Rand note: shifting geopolitical risks see the domestic currency post gains

30 Aug 2017

Annabel Bishop

Chief Economist

The rand strengthened from R13.52/USD, R15.94/EUR and R17.55/GBP mid-month to R12.92/USD, R15.44/EUR and R16.70/GBP yesterday, as the US dollar weakened materially, moving to 1.197 against the euro. Additionally, the rand gained as geopolitical risks shifted on news that North Korea launched a missile which passed over North Japan.

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While expectations in the markets are that the tensions in Asia will not escalate into full blown military conflict, markets have previously reflected tensions between North Korea and the US, with the VIX, S&P 500 and other risk measures affected. With SA well removed geographically compared to EM’s in Asia, and still retaining some investment grade credit ratings, the rand likely benefited somewhat.
The Institute of International Finance (IIF) shows that the bulk of non-resident purchases of bonds and equities (net of sales), i.e. portfolio inflows into emerging markets, tends to be into emerging Asia, US$124bn to date this year. Significant outflows from EM Asian countries were recorded yesterday by the IIF, although an even more significant outflow occurred mid-month on the rise in US North Korea tensions at that time.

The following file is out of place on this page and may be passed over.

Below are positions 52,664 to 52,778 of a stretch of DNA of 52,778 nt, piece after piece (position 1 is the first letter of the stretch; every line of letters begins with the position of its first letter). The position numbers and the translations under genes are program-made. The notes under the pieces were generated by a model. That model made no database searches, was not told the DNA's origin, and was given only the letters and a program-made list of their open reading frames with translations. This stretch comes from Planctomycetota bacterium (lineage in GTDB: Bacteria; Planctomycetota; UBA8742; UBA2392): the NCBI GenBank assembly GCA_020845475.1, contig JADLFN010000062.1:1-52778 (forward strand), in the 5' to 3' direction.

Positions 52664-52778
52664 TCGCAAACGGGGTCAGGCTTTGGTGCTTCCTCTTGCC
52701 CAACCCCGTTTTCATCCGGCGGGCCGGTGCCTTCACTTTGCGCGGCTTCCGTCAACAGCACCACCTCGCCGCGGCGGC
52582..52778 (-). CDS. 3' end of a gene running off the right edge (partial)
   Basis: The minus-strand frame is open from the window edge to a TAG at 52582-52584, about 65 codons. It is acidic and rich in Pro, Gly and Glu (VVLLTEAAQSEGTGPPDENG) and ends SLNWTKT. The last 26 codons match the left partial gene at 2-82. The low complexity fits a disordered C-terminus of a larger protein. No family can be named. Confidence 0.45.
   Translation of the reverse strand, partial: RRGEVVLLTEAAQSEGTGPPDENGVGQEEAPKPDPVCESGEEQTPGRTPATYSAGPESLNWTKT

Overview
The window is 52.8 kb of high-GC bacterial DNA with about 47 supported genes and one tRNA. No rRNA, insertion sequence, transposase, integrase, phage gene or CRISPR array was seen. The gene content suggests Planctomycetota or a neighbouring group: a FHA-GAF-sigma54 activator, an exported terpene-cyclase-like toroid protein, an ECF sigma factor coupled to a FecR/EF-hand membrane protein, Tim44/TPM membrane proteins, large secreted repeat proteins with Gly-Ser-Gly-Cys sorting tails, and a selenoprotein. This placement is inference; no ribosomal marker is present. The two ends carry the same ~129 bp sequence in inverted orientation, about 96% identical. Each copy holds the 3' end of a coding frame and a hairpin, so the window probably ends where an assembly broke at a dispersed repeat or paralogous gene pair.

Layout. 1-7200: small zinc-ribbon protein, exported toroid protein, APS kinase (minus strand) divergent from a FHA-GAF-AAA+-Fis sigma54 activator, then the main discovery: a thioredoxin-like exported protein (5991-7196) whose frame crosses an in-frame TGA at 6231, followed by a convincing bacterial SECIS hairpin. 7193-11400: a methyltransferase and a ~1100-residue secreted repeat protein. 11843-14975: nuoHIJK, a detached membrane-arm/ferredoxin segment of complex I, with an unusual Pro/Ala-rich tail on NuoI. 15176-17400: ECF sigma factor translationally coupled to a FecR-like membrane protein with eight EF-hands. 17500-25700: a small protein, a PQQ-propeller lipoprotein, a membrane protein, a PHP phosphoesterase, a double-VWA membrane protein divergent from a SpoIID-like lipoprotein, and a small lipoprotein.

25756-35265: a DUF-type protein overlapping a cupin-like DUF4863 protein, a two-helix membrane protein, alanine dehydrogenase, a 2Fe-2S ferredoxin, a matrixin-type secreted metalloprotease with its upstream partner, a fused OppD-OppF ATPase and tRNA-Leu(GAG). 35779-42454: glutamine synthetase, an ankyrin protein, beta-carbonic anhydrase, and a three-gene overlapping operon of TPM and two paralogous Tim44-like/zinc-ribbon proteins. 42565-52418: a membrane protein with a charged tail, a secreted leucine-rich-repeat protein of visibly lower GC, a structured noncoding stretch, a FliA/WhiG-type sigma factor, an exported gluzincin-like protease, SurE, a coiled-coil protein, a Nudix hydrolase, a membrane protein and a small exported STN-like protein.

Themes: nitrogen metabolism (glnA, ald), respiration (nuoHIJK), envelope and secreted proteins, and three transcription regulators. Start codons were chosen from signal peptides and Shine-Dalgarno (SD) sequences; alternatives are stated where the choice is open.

The domestic currency has subsequently bounced back to R13.06/USD, R15.60/EUR and R16.86/GBP, as markets quickly recovered their composure, while the R12.90/USD resistance level proved too substantial. Going forward similar friction between the US and North Korea is expected, as the latter will likely continue with ‘illegal’ missile tests, although the global financial environment is experiencing low volatility which has stilled many currencies.
The euro has risen significantly against the US dollar this year as expectations of growth, and hence equity performance, in the region have lifted, while concerns over political tensions (risks) have subsided. Additionally, weakness from other developed market (DM) currencies has aided the common currency as Brexit fears weaken economic activity in the UK, and hence the pound, while the US$ has languished this year under the current US administration.
From a credit rating perspective South Africa continues to await further country creditworthiness assessments from the key agencies at the end of November. With the economy in a holding pattern before the ANC elective conference, business and consumer confidence depressed over the term of the current administration and economic growth sinking in an environment of secular stagnation, the next move could be further rating downgrades, potentially next year.
The rand has experienced a reduction in volatility on low global volatility in financial markets. We continue to forecast some further weakness in the domestic currency this year, particularly marked over the turn of the year as the elective conference ensues. The risk is for a marked depreciation of the domestic currency, to closer to R17.00/USD by the end of this year, and closer to R19.00/USD next year, if the new president of the ANC is not favoured by the financial markets and the credit rating agencies.
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